Have you been told you have pre-diabetes? Pre-diabetes is a diagnosis that basically means you are on the path to having diabetes unless you make changes. Typically, pre-diabetes is identified when the level of sugar in your blood is high, but not quite at diabetes levels. Your body may have trouble making enough insulin (the hormone that gets the energy from food into your cells) or your body resists the insulin you have.
Signs of diabetes, and sometimes, pre-diabetes include:
• losing weight in spite of eating more
• being more thirsty than normal
• feeling more tired than normal
• going to the bathroom more frequently
Who is at risk for diabetes and pre-diabetes? Your risk is higher if you:
• are overweight
• don't get exercise
• have a family member with diabetes
• are over age 45
• had diabetes during a pregnancy
• have high blood pressure and high cholesterol
• are African American, Hispanic, Asian American, or Native American
What can you do about it if you are at risk for pre-diabetes or have pre-diabetes? Think of it as a great big flashing neon warning sign. You can make some major changes that can make a big difference.
Examine your relationship with food. Do you eat when you are hungry or do you eat in response to emotions or boredom? Do you plan your meals or eat whatever you find? Try planning healthy meals and snacks. Make half your food vegetables. Switch from junk food sweets to fresh fruit, and from sugary drinks to water. Learn about the Mediterranean diet and fire up your grill.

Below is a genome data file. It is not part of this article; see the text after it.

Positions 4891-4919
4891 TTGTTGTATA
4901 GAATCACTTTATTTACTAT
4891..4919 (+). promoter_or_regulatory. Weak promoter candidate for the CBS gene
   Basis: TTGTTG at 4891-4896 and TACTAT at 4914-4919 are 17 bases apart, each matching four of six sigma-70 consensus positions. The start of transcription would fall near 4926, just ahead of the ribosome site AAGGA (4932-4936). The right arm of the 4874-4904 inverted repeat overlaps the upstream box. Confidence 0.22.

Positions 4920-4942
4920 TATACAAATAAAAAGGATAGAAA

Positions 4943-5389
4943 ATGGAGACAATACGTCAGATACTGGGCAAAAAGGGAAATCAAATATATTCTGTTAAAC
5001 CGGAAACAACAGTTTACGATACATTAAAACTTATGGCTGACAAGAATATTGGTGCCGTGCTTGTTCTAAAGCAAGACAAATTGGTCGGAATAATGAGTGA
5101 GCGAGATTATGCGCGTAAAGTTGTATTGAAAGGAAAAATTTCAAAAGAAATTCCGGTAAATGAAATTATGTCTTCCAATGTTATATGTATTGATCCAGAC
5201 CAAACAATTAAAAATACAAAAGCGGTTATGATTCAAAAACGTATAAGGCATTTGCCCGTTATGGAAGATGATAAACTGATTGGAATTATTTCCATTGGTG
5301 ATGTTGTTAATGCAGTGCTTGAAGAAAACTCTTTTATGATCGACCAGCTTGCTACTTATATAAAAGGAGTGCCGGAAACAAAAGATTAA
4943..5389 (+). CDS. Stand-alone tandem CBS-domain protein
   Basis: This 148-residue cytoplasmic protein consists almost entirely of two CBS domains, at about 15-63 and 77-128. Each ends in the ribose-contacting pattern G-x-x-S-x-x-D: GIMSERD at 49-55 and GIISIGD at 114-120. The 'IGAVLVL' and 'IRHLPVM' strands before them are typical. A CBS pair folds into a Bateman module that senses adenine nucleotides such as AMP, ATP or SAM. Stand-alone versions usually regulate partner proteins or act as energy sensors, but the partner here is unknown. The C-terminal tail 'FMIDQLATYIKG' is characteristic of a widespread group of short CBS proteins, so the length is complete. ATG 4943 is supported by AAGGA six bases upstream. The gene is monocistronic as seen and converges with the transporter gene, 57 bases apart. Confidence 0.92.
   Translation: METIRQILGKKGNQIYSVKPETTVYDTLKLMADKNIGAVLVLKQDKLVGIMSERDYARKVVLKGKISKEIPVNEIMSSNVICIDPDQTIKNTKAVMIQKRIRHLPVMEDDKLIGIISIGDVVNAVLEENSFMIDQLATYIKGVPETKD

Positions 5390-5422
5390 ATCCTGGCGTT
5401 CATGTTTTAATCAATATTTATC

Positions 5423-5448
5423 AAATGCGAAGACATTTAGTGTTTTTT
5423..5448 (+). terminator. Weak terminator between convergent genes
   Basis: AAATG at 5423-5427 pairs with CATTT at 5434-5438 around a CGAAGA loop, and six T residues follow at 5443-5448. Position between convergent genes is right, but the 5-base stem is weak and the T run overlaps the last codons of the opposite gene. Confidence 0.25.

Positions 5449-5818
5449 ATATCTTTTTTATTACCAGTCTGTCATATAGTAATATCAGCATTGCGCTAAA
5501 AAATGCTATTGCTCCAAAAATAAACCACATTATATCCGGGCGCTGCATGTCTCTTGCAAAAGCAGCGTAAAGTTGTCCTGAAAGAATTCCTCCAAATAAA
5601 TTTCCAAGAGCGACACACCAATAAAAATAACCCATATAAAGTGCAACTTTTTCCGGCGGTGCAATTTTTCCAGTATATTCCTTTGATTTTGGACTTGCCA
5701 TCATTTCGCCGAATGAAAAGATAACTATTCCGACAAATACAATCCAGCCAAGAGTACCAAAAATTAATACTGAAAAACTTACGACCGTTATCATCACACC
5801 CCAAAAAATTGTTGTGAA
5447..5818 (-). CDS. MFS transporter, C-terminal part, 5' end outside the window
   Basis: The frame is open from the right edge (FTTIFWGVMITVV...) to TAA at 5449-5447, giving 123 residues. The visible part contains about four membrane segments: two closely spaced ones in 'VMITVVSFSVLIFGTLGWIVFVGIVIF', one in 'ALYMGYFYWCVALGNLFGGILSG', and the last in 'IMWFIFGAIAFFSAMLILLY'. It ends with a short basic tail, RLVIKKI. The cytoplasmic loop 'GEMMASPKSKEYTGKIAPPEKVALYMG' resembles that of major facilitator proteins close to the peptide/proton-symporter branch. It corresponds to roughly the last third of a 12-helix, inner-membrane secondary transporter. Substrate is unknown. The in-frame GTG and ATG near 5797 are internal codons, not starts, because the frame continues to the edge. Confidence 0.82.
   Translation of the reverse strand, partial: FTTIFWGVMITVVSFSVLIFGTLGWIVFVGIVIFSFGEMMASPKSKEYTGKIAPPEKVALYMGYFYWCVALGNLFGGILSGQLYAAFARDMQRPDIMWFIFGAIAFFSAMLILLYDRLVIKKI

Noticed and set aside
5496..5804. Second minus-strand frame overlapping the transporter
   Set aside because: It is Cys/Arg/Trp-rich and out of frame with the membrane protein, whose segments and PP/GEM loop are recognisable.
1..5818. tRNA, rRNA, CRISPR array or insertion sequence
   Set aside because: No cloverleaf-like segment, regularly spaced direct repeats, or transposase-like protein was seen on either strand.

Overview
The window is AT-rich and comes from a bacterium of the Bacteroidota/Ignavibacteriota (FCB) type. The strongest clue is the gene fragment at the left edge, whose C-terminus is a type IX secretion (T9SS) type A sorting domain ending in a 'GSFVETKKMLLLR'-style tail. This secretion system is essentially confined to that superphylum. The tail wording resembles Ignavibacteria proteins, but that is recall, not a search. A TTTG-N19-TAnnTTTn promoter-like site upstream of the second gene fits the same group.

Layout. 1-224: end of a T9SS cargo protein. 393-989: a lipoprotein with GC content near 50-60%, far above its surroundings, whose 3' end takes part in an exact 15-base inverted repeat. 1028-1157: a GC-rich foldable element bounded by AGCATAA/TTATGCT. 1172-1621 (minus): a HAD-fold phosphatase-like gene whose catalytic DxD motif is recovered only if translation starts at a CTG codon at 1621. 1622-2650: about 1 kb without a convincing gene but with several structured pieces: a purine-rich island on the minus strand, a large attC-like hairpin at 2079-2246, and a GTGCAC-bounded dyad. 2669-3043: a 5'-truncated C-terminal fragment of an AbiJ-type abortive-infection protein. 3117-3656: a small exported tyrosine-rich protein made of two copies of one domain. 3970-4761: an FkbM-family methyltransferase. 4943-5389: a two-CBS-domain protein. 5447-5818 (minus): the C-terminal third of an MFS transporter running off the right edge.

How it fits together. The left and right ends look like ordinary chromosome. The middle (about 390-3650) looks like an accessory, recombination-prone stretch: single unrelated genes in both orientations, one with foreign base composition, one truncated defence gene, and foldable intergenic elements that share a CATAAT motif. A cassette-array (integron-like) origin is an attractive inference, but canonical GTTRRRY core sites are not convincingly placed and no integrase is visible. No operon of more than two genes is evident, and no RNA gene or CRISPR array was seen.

Move more! Walk away from the screens that keep us all immobilized. Aim to walk, run, swim, dance, or another physical activity 30 minutes most days and increase to an hour once you get going. If you can’t do 30 minutes, try two 15-minute walks. If you are going to walk or run, get yourself some good shoes to support your body in motion. It would be good to add some resistance training, such as weightlifting, twice a week.
The eating and exercise changes should help you shed extra pounds. If you are overweight, aim to lose 5 or 10 percent of your weight. Getting to a healthy range can make a big difference in your pre-diabetes path to diabetes or to better health.
Some people with pre-diabetes, especially those with a BMI greater than 35, women, and those younger than 60, may also need medication. Your clinician may prescribe metformin to help regulate your sugar levels and prevent some of the damage that high sugar levels can cause. Medication is in addition, not in place of, healthy lifestyle changes.
But the first step in all of this is to look at yourself squarely in the eye and recognize that you are so worth it, that you need to invest time and energy in you, build a healthy relationship with food and exercise, and be good to your body. Everyone faces some ambivalence, giving up what they enjoy, while finding new enjoyment in healthier living. But nothing tastes as good as healthy feels.
Tell us what health topics you want, what questions you have by sending an email to [email protected]. Nancy Rudner is a workplace nurse coach, helping employees make healthy changes and navigate the health system, HealthAction.biz.